Windows Azure and SQL Azure are the new Cloud service products from Microsoft. In this blog post, I am going to show you how you can take a database that is hosted in SQL Azure and expose it as OData in a rich way using WCF Data Services and Windows Azure.
This walk-through requires that you have Visual Studio 2010 and both a Windows Azure and SQL Azure account.
Step 1: Configure the Database in SQL Azure
SQL Azure provides a great way to host your database in the cloud. I won’t spend a lot of time explaining how to use SQL Azure as there are a number of other blogs that have covered this in great detail. I have used the SQL Azure developer portal along with SQL Server Management Studio to create a Northwind database on my SQL Azure account that I will later expose VIA OData. The key to this step is that you want to have created your database in SQL Azure and you need to click the “Allow Microsoft Services access to this server” in the firewall settings on the SQL Azure developer portal as shown in the screen capture below – this allows your service in Windows Azure to access your database.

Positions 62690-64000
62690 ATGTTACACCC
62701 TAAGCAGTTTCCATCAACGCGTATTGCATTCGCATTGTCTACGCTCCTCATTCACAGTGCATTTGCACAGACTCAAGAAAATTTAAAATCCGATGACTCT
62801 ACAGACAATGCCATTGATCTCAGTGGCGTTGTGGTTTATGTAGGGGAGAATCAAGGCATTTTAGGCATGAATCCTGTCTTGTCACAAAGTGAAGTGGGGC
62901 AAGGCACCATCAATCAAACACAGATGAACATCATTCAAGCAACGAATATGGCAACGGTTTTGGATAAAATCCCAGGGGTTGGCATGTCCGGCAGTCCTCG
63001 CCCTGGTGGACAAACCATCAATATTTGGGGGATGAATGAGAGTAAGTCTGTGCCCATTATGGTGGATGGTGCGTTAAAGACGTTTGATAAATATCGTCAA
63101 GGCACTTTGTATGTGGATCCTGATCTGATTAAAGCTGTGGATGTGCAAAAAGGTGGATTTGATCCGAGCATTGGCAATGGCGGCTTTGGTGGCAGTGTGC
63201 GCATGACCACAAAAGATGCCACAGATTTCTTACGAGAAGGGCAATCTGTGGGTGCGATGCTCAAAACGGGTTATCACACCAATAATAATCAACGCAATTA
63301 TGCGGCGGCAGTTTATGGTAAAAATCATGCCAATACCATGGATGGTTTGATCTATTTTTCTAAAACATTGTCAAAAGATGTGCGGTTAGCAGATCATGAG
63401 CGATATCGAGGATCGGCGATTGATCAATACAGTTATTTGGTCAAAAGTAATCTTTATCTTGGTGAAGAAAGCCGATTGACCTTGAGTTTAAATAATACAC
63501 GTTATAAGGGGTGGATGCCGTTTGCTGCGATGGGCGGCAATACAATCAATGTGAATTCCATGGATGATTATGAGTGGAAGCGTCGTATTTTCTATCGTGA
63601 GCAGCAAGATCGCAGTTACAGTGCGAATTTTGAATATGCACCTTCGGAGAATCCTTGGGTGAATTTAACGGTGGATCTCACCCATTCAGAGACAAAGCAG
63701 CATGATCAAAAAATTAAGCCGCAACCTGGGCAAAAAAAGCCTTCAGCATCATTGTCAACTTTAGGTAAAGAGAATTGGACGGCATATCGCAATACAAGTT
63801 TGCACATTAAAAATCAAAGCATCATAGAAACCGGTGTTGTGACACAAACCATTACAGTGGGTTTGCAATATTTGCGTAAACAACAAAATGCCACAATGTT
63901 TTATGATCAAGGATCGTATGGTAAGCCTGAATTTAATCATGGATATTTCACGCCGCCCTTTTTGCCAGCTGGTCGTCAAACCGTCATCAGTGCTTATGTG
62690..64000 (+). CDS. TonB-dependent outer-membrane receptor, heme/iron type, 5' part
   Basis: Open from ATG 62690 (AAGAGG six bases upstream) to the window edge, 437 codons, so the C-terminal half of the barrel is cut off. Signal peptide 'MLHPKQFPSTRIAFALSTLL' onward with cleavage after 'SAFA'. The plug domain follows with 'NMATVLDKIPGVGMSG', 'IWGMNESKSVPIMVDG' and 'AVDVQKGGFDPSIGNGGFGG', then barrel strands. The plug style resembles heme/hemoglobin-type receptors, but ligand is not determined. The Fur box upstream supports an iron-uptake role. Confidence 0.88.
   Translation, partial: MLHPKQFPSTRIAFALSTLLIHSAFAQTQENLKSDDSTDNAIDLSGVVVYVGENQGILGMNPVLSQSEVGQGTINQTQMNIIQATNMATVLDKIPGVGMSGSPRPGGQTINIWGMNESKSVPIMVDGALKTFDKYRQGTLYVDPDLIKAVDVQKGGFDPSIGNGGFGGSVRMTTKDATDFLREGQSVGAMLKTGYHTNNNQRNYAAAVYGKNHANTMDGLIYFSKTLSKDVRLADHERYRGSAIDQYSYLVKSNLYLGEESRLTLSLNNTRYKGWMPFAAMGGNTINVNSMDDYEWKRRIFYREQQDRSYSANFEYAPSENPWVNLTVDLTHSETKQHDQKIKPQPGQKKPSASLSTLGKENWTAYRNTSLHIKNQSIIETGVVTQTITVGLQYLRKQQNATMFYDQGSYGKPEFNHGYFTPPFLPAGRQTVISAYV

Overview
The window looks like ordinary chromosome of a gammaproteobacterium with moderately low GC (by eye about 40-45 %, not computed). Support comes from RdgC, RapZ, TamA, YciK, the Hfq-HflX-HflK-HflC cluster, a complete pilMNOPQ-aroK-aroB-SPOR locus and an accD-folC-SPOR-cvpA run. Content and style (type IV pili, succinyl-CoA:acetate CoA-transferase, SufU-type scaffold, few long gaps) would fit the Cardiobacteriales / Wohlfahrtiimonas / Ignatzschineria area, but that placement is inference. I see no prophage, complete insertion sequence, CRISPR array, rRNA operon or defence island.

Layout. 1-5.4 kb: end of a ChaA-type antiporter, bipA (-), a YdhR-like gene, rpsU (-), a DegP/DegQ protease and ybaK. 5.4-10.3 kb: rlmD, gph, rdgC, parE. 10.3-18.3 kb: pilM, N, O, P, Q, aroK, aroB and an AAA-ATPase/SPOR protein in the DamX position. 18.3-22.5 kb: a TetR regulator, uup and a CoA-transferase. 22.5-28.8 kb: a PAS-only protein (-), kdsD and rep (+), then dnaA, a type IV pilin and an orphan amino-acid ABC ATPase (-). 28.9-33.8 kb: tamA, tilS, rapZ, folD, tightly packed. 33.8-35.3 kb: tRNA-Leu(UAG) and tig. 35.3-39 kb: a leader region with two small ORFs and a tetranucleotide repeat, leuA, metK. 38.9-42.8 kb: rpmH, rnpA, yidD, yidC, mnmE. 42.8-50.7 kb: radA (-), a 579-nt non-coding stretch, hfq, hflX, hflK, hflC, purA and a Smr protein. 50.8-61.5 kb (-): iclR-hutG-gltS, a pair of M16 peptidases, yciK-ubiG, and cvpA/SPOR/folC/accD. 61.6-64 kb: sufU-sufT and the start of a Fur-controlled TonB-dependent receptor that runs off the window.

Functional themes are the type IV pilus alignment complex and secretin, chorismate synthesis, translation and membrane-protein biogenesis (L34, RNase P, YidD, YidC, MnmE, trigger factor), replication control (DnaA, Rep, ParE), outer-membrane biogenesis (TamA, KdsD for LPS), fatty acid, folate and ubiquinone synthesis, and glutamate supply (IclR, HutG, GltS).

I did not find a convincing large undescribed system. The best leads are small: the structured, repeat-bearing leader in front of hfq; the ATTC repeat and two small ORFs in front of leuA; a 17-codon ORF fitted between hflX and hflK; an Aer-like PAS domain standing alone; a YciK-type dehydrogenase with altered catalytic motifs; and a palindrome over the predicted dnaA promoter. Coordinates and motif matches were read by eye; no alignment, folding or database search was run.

When creating your SQL Azure server, carefully consider the server location you choose. In my case I have selected the North Central US location for my SQL Azure server and the key is that when you later choose a Windows Azure server location to deploy your Data Service to, you will probably want to choose the same location to reduce the latency between the Data Service and the database.
Step 2: Create the Data Service
First, you will need to go here and download the Windows Azure Tools for Visual Studio to get support for creating Windows Azure projects in Visual Studio 2010. Once you have done that, create a new solution in Visual Studio and choose the new Windows Azure Cloud Service project type.
Next, you will be asked to choose the Roles for your Cloud Service. Since our cloud service will be used primarily to host the Data Service the only role we need to add is the ASP.NET Web Role.